First thing you're going to need is a designated area in which to grow. This is where a grow tent comes into play. A grow tent is essentially a box made of canvas with reflective material on its interior designed to catch light. You can make your own, but if you're smart, you can buy one for around $40-$50. You'll also need outfit it with a light source, ideally either HID or LED, and depending on the size of your operation, this can cost you from $40-$250. Since this is your first time, and you're probably going to start with only one or two plants, the recommended wattage for your light source is around 250. This'll keep the grow tent from getting too hot and will also keep your budget manageable. On top of this, you'll need an exhaust fan, as well as an a carbon filter in order to eliminate heat and odor. If you buy a kit, this'll run you from $70-$100. Finally, you need a thermometer/hygrometer in order to keep track of heat and humidity. Altogether, you can probably build a decent grow tent for around $200. There are some good building guides online if you're not particularly handy.
A grow tent
Step 2: Planting/Watering/Growing
Next, you'll need a 3-5 gallon bucket (per plant) filled with an airy soil mix. Be sure to cut holes in the bottom of the bucket to account for overflow. You'll also need to purchase nutrients in order to feed your plant. When shopping, it's also important to make sure you buy feminized seeds. Unless you're conducting a major growing operation, there's no reason for you to grow male plants, as their primary use is for breeding. All of the buds that end up in your pipe or bong come from female plants.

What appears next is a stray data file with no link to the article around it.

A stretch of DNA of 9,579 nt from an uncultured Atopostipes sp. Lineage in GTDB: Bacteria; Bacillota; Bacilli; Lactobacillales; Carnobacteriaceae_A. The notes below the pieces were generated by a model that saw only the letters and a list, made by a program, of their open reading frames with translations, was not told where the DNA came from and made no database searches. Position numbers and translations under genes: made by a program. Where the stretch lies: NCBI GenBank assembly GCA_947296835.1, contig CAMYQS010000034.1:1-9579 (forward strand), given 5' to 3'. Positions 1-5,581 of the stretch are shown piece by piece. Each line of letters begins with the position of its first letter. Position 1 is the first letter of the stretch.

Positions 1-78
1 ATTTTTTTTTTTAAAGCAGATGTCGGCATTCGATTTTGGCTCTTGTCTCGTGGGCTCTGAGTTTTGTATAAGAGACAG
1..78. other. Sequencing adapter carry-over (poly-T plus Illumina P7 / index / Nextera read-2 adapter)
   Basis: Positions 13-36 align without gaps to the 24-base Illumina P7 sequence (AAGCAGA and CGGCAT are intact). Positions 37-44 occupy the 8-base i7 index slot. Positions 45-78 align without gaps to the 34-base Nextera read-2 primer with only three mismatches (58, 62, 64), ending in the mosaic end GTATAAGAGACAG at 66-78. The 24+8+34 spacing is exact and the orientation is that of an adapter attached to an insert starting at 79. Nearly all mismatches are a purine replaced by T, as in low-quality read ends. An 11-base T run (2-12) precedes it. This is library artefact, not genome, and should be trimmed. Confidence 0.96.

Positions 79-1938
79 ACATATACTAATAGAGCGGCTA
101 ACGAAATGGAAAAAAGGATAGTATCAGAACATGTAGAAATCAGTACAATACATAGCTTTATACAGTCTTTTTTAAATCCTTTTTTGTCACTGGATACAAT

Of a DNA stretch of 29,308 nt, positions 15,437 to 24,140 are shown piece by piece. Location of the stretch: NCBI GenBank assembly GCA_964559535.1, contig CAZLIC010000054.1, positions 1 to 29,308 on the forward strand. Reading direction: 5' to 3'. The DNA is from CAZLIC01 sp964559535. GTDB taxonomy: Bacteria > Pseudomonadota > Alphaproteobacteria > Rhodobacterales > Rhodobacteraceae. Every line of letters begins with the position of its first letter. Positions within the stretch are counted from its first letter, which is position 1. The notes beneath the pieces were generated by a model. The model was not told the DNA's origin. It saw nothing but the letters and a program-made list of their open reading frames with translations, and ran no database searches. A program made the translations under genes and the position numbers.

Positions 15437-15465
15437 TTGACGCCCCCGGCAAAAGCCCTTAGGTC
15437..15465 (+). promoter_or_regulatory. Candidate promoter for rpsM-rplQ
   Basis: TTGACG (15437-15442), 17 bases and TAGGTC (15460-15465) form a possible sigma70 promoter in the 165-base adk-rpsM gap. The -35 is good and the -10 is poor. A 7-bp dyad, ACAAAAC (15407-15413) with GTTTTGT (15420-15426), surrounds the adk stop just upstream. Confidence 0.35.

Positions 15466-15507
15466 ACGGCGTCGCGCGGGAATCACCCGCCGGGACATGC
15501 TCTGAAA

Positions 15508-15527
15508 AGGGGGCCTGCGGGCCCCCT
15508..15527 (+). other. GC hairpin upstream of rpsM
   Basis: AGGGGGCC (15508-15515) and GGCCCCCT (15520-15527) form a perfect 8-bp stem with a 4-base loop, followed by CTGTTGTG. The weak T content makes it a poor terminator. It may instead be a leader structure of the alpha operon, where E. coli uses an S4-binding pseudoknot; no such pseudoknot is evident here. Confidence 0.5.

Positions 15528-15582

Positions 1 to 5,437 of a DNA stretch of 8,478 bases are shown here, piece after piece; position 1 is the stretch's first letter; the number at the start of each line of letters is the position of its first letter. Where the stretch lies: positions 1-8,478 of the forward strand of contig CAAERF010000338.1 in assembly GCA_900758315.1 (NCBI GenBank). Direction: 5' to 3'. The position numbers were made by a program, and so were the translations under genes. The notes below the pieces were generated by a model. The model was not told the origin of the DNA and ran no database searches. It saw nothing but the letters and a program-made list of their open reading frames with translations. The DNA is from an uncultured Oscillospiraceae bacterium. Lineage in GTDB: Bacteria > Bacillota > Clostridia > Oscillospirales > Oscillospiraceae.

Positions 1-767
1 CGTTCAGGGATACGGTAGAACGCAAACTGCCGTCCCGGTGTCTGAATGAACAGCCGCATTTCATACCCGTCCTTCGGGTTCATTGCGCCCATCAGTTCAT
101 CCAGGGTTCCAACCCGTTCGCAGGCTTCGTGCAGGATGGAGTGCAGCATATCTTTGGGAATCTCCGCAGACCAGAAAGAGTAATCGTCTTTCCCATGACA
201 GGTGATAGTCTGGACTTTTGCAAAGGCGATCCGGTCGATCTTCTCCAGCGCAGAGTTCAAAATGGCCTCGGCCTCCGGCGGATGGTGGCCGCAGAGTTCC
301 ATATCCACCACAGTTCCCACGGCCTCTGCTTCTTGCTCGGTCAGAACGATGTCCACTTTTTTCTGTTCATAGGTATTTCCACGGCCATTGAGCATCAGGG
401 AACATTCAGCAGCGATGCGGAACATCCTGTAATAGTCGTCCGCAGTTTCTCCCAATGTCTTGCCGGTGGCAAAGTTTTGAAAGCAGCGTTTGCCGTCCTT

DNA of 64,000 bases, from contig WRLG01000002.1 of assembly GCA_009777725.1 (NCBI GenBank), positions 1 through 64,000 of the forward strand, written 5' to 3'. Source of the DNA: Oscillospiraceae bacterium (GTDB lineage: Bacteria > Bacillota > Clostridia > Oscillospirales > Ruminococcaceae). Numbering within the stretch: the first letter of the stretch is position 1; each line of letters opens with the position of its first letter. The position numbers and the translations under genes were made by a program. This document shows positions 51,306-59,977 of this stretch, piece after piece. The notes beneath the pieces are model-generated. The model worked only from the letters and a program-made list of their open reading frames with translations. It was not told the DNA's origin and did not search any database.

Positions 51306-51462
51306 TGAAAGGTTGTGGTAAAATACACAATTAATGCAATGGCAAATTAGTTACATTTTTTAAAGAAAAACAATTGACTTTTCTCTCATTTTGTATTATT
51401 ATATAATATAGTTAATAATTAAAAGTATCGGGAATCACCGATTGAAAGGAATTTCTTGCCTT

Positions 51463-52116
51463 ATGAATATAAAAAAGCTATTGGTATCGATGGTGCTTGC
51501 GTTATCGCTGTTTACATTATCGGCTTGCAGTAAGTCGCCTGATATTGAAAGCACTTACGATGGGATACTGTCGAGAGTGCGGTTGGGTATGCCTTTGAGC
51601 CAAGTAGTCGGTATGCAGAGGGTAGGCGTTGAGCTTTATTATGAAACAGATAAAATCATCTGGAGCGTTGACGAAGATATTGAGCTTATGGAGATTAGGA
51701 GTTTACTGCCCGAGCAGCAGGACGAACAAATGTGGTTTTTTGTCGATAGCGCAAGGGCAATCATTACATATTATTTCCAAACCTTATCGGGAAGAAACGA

After you plant your seeds, you'll want to bring your lights closer to the bucket rather than forcing your plants to stretch towards their light source. As your green friends grow, gradually move the lights higher up. As for the amount of light your plants should be getting, you should set your lights' to be on for 18 hours a day and off for 6. Don't overwater or overfeed your plant. Be conservative at first. You can always add more food or water later.
Step 3: Trimming/Flowering/Curing
When trimming your plant, it's important to start early. Think of this as the plant's daily maintenance. If space weren't an issue, or if you owned a farm, you could probably let your plants grow as nature intended, but if you're using a grow room, you have to optimize every available inch. Trimming excess branches and twigs is a great way to make space.
Since nutrients typically come in vegetative and flowering mixes, when it's time to induce flowering, it's important to switch the way in which you feed your plant. Your plant will need to grow for about 4-8 weeks (longer if you want bigger yields) before it's ready to flower. That said, with a grow tent, you're in complete control. When you're ready to induce flowering, just switch your light cycle to 12 hours on and 12 hours off. Flowering will take an average of 8-12 weeks (here's a handy timing chart).
After your plant is done flowering, (8 weeks for Indica, 10 weeks for Sativa) it's time to start trimming. A good way to tell if your plants are ready for harvest is to take a magnifying glass and look for glittery, crystalline structures on your buds. Pictured below:
Once you've harvested your buds, you should hang them up for about a week to dry them. Don't leave a fan blowing directly on them, but make sure the air is circulating to prevent mold. Once the buds are sufficiently dry, remove them from their branches and put them in jars. The buds won't be completely done drying though, and you will have to periodically open the jars to allow the condensation to evaporate. Do this for about three weeks, and you will be rewarded with an ample amount of perfectly cured weed, probably around 3-5 ounces per plant.
A DIY solution to drying weed
Step 4: Enjoy
I'm sure you're already pretty well-versed at this part, but it goes without saying that you should reward yourself for a job well done. Growing weed is tough. Kick your feet up and put on a movie. Or, you can always just be like those not as hardcore and buy CBD tinctures!
Enjoy at your own pace